Laura: Exactly. Our co-founder, one of the co-founders, Eve, she works for Microsoft Kenya. Microsoft is one of our biggest partners. We have Nancy, our head of programs. She works for a company called Seriano, Seriano is also one of our biggest supporters. I worked for IKRAL Innovation Hub, which is the first and the biggest cybersecurity innovation hub in Eastern Central Africa. It’s also one of the organizations that were supporting us. So yes.

Piko: So you’re also a very good network, like connecting the different companies and uniting them for a good cause.

Laura: Exactly.

Piko: So do you meet up somewhere? Do you have kind of a headquarter or is it mainly digitally organized?

Laura: Yes, it’s purely entirely digitally organized. We do our meetings virtually, but sometimes we would meet up for a lunch meeting or whenever we are done with like a major program, we would have dinner together as a group, as the organizers and the leadership team. So we do meet physically once in a while, but all our meetings are purely virtual.

Piko: Do you also kind of have some events just for fun?

Laura: Oh, yes.

Piko: Kind of go kayaking or I don’t know.

Laura: You know, we haven’t had any, I think, since COVID started, but we do support each other in, you know, like we had a baby shower at the end of last year. One of our leaders got a baby and so we had this event for her and it was during the pandemic, but we were still able to meet up following, of course, COVID protocols. And yes, so we do have some events, some fun events, but it’s usually in support of one another.

Piko: What are the next steps for your group? So you are currently kind of growing out of Kenya, but are you also developing the group inside Kenya?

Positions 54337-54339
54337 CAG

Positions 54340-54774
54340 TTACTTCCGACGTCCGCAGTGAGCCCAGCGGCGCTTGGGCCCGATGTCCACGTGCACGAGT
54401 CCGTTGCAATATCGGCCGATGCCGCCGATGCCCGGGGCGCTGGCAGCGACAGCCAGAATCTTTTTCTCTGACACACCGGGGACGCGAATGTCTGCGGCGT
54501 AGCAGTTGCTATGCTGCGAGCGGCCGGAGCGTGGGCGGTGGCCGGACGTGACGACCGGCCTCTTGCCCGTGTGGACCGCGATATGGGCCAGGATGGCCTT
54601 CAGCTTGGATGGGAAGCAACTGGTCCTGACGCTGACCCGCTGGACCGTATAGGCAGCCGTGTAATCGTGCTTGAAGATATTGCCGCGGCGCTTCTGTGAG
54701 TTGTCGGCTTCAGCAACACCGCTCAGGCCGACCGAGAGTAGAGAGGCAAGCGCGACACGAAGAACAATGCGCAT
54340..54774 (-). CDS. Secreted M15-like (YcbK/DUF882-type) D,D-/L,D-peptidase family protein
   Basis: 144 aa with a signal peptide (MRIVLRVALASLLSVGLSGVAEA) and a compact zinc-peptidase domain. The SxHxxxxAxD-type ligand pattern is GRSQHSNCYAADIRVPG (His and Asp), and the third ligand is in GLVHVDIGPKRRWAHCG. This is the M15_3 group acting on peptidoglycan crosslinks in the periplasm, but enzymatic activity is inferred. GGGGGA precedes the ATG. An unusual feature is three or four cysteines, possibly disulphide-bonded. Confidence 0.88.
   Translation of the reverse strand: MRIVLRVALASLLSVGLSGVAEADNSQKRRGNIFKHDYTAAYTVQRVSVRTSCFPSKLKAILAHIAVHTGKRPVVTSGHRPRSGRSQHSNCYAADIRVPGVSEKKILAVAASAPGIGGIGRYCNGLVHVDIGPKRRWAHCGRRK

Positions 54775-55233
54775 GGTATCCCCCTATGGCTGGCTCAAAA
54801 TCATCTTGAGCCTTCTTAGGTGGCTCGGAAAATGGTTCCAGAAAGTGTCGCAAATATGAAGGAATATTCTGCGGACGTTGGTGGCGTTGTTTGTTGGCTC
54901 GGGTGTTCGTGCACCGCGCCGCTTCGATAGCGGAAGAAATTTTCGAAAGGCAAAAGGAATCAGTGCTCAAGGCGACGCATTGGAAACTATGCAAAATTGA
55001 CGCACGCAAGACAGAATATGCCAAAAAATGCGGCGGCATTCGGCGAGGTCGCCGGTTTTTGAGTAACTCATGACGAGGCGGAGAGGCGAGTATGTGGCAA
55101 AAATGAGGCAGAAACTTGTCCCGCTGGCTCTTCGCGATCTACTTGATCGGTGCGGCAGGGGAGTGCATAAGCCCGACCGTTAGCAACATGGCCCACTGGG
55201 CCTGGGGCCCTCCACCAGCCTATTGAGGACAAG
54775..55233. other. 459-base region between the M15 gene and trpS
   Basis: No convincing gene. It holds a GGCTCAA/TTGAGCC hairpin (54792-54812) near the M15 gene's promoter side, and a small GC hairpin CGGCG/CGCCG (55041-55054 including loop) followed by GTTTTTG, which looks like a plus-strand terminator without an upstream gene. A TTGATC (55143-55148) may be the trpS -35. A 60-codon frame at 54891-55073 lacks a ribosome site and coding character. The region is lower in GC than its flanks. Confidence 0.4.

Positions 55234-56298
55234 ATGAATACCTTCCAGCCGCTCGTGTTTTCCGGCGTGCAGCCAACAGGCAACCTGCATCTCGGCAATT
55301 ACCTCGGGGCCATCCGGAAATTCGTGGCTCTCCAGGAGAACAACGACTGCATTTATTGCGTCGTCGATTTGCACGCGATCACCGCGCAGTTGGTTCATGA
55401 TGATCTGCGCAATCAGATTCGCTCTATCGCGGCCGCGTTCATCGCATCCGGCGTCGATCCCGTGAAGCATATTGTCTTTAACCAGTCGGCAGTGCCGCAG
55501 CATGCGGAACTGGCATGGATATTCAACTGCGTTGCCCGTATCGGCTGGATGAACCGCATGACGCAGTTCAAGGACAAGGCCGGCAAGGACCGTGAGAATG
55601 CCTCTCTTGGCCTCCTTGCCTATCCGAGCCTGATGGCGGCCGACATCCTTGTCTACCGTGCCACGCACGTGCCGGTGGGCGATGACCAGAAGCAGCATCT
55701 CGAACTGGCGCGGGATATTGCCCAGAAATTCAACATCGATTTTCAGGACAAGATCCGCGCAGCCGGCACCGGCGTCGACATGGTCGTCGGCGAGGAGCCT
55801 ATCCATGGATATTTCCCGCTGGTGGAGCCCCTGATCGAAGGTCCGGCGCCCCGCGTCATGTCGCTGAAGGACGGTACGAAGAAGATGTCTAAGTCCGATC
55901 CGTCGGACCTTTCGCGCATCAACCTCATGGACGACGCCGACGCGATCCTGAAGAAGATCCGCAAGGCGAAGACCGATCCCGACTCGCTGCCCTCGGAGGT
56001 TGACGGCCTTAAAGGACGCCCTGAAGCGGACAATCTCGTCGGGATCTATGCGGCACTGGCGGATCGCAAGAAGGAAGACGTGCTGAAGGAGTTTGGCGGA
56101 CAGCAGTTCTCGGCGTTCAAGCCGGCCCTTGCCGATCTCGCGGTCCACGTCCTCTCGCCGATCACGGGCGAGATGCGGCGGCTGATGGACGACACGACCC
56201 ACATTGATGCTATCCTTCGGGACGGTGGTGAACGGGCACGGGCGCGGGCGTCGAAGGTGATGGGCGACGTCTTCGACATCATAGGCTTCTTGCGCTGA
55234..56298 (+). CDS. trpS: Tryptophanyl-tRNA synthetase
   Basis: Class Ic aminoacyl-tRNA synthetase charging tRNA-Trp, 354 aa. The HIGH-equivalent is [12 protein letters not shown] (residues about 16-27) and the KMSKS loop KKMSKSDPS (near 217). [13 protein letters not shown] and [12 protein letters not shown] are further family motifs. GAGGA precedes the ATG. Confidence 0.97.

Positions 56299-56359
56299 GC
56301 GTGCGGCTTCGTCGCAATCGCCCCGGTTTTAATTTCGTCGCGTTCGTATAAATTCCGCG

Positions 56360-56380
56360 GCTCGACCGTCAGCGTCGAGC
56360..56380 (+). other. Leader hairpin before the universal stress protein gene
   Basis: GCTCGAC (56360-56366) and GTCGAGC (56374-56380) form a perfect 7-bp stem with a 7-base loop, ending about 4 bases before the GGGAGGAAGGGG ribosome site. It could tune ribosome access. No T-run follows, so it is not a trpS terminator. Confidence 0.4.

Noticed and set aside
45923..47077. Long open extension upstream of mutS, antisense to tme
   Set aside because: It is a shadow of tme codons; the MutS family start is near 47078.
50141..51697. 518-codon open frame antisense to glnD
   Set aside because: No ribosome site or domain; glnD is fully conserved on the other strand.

Laura: Eventually we would want, as I mentioned before, we are a not-for-profit organization and sometimes raising funds for the operations to keep going is a bit of a challenge. So eventually we would like to start a program that mostly deals with corporates. That’s where we are able to finance the organization, pay for logistics such as venue, food, whenever we have meetups. So that’s something that we are willing to, we’re really looking forward to start corporate training. But also personally, there’s a project that I’m very passionate about, which is offering coding classes to, or coding resources actually, not necessarily classes, but resources to our students or children from the ages of six to 12 in minority communities in Kenya, in rural areas. I myself, I’m a village girl, I grew up in the rural area and I didn’t know much about computer science. I just pursued it because I chose it as a course because I was very drawn towards mathematics and physics. So we want to start offering that because we want to give, as I said, those kids, we want to give them the opportunities that kids within the capital city and other big towns have access to.